We notice there’s even a kids’ spa, which Indi later discovers. With a hip Alpine design, lovely mountain-view restaurant and fab facilities for kids, it’s a great place for our first family foray. It’s even dog friendly: Indi and I spot lots of cute dogs too, including the adorable “HUUS dog” called Charly.
Later that afternoon we walk around Gstaad with its cobbled Promenade and cuckoo-clock-esque chalets. I insist everyone drinks the ice-cold water trickling from the fountain. It’s the best in the world. I want to bottle it and take it home.
The glowing windows of Hotel Olden tempt us in and we sit by the fire with a glass of a spectacular Petite Arvine before strolling to Posthotel Rössli for a traditional Swiss dinner. Dad and I enjoyed our meal here enormously the last time we were in Gstaad. After a bone-warming beef broth, we share a meat fondue – sizzling slivers of Saanenland beef and veal in hot oil.
The night before we might not have tucked into the beef with such gusto. We’d eaten in front of the prized local Simmental cows. Literally. I adore cheese fondue and had been recommended Michel’s Stallbeiz. Little did we know, though, that the rustic restaurant is set inside a stable. Thankfully, we were separated by huge glass walls, so we could enjoy watching the hefty cows and cute calves, cosying up here for winter, at a distance and without the stable smells.
We were mesmerised but soon distracted by the bubbling pot of cheese (made with their house-made Alpine cheese) that arrived on the table. Indi had a fondue hot dog which he declared delicious.
My kind of skiing – and après
Back on the slopes again, I’m once more struck by how well-groomed and uncrowded they are. It’s my kind of skiing – wide, open and no lift queues. We spend another memorable day laughing, skiing and warming our cockles with a lethal huus kafi (house coffee with schnapps and whipped cream).
Rosy cheeked and with our muscles singing, we realise we’re ravenous, so stop off at Hotel Le Grand Bellevue for afternoon tea. Sitting in its firelit drawing room, like a grand country house but with quirky interior accents, we dig into dainty sandwiches, scones and pastries with a brew (and an extra-thick hot choc for Indi). This is my kind of après-ski.
Later that evening, we continue our gourmet explorations with a visit to Restaurant Rössli, a long-running restaurant in nearby Feutersoey, on the road that leads to Glacier3000. It’s super-cosy and relaxed but with seriously impressive food. We discover it’s run by husband and wife Simon Richard and Sabine Köll – who used to work at the (now closed) Michelin-starred Chesery.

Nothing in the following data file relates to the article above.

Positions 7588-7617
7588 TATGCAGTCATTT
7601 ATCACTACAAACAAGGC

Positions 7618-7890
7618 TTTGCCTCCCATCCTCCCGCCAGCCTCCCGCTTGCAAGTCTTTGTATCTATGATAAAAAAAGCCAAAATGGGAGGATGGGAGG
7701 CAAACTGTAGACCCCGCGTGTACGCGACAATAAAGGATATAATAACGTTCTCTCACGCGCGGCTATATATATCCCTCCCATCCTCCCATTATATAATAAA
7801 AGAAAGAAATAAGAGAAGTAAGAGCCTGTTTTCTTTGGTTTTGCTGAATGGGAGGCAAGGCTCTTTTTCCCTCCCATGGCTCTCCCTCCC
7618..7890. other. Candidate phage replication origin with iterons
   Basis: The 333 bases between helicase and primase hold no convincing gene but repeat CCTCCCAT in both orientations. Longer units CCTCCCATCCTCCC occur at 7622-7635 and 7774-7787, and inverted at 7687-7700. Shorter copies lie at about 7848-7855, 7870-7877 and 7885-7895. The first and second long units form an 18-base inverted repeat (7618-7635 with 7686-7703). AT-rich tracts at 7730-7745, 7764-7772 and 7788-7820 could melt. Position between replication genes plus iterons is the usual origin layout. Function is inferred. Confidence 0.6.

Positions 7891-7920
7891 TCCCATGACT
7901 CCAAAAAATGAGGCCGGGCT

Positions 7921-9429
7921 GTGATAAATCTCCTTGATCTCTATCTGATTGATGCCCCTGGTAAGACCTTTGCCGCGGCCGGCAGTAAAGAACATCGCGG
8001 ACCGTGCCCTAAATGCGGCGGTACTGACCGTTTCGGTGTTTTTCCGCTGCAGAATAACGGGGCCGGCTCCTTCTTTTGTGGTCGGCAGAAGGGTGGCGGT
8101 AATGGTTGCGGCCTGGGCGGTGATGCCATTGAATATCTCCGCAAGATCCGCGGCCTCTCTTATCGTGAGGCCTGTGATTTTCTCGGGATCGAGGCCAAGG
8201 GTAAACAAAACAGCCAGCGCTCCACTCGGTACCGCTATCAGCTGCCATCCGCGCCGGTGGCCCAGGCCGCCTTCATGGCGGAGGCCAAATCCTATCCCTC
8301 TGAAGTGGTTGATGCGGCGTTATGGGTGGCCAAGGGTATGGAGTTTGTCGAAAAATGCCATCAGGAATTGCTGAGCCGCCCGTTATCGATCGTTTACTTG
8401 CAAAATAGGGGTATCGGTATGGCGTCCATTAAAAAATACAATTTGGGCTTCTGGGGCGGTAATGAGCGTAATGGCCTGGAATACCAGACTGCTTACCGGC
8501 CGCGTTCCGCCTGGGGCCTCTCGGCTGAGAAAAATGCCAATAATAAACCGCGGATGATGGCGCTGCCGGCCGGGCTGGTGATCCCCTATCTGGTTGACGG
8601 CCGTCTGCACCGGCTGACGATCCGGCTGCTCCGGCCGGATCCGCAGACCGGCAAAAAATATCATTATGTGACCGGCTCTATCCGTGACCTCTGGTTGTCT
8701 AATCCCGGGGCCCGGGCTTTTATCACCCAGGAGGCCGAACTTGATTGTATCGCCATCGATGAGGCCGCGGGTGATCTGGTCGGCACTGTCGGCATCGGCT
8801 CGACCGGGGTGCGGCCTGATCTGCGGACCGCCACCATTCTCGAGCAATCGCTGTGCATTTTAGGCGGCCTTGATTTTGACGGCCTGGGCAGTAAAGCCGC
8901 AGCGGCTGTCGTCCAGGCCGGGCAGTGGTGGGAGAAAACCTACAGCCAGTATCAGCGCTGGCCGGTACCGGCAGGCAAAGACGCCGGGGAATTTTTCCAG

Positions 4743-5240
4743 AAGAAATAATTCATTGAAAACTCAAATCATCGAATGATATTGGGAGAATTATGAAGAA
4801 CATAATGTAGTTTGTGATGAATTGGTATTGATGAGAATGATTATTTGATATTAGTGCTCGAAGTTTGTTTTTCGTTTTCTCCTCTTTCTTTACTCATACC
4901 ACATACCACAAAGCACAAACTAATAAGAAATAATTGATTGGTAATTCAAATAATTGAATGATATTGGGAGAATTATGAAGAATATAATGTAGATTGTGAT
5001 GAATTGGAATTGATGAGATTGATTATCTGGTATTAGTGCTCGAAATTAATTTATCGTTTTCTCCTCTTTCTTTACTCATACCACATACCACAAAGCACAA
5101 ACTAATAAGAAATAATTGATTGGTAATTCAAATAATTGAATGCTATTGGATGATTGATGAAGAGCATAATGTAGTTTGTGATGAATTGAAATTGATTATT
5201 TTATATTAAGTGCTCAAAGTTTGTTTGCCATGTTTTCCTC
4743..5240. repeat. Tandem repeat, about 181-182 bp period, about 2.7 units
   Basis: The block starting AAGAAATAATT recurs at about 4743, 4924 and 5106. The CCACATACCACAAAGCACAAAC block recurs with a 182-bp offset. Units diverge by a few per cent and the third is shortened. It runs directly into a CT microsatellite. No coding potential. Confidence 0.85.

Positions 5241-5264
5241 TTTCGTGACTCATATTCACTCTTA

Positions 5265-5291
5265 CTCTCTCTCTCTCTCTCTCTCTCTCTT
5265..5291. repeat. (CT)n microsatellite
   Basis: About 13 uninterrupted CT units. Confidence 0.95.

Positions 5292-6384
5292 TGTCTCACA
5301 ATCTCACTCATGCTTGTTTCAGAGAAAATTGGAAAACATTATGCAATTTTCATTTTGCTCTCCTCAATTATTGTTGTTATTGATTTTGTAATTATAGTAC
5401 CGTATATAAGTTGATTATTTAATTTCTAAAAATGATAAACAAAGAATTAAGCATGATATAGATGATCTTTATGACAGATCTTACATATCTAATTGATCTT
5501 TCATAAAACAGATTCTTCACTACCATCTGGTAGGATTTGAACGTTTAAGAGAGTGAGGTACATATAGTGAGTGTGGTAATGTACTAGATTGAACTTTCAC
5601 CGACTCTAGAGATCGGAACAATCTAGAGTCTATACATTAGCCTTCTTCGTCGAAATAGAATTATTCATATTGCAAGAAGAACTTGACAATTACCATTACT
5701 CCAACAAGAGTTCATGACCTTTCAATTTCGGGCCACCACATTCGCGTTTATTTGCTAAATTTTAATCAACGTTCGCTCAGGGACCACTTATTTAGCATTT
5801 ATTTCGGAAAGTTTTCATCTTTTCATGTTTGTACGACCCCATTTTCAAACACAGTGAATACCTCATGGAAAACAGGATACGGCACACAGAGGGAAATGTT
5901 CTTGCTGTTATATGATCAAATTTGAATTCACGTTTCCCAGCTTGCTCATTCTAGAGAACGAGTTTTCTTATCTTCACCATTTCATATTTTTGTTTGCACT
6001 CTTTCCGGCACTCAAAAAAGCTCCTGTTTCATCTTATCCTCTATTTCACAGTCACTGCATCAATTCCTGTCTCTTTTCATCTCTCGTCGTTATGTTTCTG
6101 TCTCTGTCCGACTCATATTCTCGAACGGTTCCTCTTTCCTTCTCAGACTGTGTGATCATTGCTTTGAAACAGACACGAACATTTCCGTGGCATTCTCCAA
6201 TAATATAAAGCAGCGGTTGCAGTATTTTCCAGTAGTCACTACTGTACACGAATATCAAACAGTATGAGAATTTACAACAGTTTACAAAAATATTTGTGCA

It’s perfect – they deliver a feast fit for muscle-weary skiers. After an incredible tartare of Simmental beef, we’re served a little bowl of cauliflower soup with sweetbread and shavings of Alba truffle. I feel almost tearful when I sip it – it’s like drinking cashmere. I could sit in a bath of it!
Indi, meanwhile, declares the entrecôte one of the best steaks ever, while Dad is rendered speechless by the whole dorade, served with cime di rape. Joe is in raptures about it all – his mouth literally dropping open as a whole roast guinea fowl arrives, like a scene from a Charles Dickens book. It’s carved and served with pumpkin, kale, sprouts and the most incredible gravy. “My taste buds have ascended,” he declares.
Food-drowsy, we’re ready for bed as we see our lovely Huus in the hills, lit up like a glowing gingerbread house under the star-speckled sky. Inside, the funky lounge is buzzing: a house DJ is playing tunes and guests are sipping cocktails on its inviting sofas. Sitting down for a nightcap by the fireplace, I get a tingle of excitement knowing the next day will bring another day skiing together as a family.
Discover a winter wonderland
Jodie Kidd and family stayed at HUUS Gstaad Hotel, a four-star family-friendly Alpine getaway with spa, kids’ club and ski centre.
For more information about winter holidays in holiday region Gstaad visit gstaad.com
Switzerland’s ski resorts are easily reachable via train from London or by Swiss International Air Lines. And once you land, the famously efficient public transport will take you to the regions you want to visit by train, bus or boat using the Swiss Travel Pass, available from the Switzerland Travel Centre.
Discover Switzerland for yourself at myswitzerland.com